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  14. Time Travel and the Open Future.Kristie Miller - 2005 - Disputatio 1 (19):223 - 232.
    In this paper, I argue that the thesis that time travel is logically possible, is inconsistent with the necessary truth of any of the usual ‘open futureobjective present’ models of the universe. It has been relatively uncontroversial until recently to hold that presentism is inconsistent with the possibility of time travel. I argue that recent arguments to the contrary do not show that presentism is consistent with time travel. Moreover, the necessary truth of other open future-objective present (...)
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  15. The Unreality of Time.John Ellis McTaggart - 1908 - Mind 17 (68):457-474.
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  16. The Timing of Conscious Experience: A Critical Review and Reinterpretation of Libet's Research.Gilberto Gomes - 1998 - Consciousness and Cognition 7 (4):559-595.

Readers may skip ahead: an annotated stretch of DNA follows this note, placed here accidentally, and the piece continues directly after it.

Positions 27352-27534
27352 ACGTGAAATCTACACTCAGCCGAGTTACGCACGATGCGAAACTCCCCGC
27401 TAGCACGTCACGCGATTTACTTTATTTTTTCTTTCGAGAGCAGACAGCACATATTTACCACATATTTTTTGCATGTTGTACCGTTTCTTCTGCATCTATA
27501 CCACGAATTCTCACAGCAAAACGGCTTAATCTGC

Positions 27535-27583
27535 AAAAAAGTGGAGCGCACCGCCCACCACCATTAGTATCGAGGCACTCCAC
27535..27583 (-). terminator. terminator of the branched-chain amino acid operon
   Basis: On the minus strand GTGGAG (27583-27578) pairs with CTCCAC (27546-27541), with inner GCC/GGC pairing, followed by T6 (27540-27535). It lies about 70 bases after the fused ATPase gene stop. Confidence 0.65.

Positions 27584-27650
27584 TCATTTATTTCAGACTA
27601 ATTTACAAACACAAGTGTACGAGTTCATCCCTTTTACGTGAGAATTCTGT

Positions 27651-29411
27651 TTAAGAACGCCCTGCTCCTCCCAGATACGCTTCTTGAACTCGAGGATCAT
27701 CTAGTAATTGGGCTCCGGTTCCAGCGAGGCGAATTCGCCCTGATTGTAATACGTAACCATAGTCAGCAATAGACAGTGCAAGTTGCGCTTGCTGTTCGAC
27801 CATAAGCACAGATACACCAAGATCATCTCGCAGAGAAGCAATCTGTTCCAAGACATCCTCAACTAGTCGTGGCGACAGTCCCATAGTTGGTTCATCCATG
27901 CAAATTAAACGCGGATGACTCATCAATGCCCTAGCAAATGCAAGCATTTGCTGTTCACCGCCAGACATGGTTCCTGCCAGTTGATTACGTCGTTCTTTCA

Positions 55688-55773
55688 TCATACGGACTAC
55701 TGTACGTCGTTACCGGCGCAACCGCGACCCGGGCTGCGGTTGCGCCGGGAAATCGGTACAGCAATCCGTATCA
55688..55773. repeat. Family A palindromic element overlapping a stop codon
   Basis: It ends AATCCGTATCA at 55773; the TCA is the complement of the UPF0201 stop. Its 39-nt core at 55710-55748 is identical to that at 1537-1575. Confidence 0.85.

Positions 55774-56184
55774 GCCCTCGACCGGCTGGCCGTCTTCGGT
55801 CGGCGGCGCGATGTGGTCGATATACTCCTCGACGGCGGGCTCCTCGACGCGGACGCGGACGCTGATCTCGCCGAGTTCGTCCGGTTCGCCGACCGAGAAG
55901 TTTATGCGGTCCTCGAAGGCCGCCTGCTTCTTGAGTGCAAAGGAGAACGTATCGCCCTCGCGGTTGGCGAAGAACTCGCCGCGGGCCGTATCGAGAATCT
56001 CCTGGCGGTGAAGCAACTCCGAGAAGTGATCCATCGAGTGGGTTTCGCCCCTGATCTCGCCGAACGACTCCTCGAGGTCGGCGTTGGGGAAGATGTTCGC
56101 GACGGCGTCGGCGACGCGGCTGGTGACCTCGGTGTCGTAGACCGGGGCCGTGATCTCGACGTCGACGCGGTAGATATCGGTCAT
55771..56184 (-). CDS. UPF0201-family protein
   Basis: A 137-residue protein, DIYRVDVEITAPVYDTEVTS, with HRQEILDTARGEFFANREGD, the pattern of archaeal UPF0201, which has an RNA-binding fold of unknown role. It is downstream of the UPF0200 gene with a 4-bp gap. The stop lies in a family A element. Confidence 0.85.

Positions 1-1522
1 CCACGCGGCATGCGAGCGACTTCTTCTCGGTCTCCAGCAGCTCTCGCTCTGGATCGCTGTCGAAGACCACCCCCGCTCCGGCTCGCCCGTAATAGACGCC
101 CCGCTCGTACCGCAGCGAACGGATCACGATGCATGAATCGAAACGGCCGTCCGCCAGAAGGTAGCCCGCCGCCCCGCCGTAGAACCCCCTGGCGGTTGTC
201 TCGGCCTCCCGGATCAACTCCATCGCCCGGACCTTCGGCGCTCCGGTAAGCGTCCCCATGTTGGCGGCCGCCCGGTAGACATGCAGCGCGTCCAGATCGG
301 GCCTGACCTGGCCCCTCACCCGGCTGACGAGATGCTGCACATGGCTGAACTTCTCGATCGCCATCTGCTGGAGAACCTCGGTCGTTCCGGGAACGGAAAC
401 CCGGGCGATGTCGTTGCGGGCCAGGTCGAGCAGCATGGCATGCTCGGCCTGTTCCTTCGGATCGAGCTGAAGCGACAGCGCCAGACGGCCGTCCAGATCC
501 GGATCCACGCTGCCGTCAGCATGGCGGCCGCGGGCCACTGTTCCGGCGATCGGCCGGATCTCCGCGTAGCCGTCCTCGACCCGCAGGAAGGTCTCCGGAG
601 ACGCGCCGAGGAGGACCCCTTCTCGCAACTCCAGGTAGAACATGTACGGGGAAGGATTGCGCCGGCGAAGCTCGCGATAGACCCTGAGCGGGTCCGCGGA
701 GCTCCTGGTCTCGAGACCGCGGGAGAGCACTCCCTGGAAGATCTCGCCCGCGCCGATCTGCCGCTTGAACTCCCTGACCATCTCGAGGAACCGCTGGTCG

An extended examination of Libet's works led to a comprehensive reinterpretation of his results. According to this reinterpretation, the Minimum Train Duration of electrical brain stimulation should be considered as the time needed to create a brain stimulus efficient for producing conscious sensation and not as a basis for inferring the latency for conscious sensation of peripheral origin. Latency for conscious sensation with brain stimulation may occurafterthe Minimum Train Duration. Backward masking with cortical stimuli suggests a 125-300 ms minimum (...)
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  17. Time and Modality Without Tenses or Modals.Maria Bittner - 2011 - In Renate Musan & Monika Rathert (eds.), Tense across Languages. Niemeyer. pp. 147--188.
    In English, discourse reference to time involves grammatical tenses interpreted as temporal anaphors. Recently, it has been argued that conditionals involve modal discourse anaphora expressed by a parallel grammatical system of anaphoric modals. Based on evidence from Kalaallisut, this paper argues that temporal and modal anaphora can be just as precise in a language that does not have either grammatical category. Instead, temporal anaphora directly targets eventualities of verbs, without mediating tenses, while modal anaphora involves anaphoric moods and/or attitudinal (...)